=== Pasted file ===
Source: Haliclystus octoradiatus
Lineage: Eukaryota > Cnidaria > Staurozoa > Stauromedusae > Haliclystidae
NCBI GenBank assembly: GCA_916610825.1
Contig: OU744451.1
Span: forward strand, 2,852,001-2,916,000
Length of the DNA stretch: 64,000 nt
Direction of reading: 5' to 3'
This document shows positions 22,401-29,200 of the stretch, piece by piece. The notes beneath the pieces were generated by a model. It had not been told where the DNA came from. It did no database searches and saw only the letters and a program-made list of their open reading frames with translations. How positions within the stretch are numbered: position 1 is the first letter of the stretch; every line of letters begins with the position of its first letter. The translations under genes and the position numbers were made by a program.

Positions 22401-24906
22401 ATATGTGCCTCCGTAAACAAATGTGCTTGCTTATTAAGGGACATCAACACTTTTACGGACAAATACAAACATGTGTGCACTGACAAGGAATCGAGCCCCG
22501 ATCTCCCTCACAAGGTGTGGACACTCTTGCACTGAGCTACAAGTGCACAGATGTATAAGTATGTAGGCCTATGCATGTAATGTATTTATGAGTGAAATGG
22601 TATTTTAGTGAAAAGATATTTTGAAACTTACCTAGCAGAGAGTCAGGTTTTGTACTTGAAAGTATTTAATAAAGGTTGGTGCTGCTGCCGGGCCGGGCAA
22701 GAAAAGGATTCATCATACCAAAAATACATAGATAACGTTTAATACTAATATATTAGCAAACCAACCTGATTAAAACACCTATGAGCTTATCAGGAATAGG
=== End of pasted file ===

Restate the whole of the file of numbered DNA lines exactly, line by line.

Source: Haliclystus octoradiatus
Lineage: Eukaryota > Cnidaria > Staurozoa > Stauromedusae > Haliclystidae
NCBI GenBank assembly: GCA_916610825.1
Contig: OU744451.1
Span: forward strand, 2,852,001-2,916,000
Length of the DNA stretch: 64,000 nt
Direction of reading: 5' to 3'
This document shows positions 22,401-29,200 of the stretch, piece by piece. The notes beneath the pieces were generated by a model. It had not been told where the DNA came from. It did no database searches and saw only the letters and a program-made list of their open reading frames with translations. How positions within the stretch are numbered: position 1 is the first letter of the stretch; every line of letters begins with the position of its first letter. The translations under genes and the position numbers were made by a program.

Positions 22401-24906
22401 ATATGTGCCTCCGTAAACAAATGTGCTTGCTTATTAAGGGACATCAACACTTTTACGGACAAATACAAACATGTGTGCACTGACAAGGAATCGAGCCCCG
22501 ATCTCCCTCACAAGGTGTGGACACTCTTGCACTGAGCTACAAGTGCACAGATGTATAAGTATGTAGGCCTATGCATGTAATGTATTTATGAGTGAAATGG
22601 TATTTTAGTGAAAAGATATTTTGAAACTTACCTAGCAGAGAGTCAGGTTTTGTACTTGAAAGTATTTAATAAAGGTTGGTGCTGCTGCCGGGCCGGGCAA
22701 GAAAAGGATTCATCATACCAAAAATACATAGATAACGTTTAATACTAATATATTAGCAAACCAACCTGATTAAAACACCTATGAGCTTATCAGGAATAGG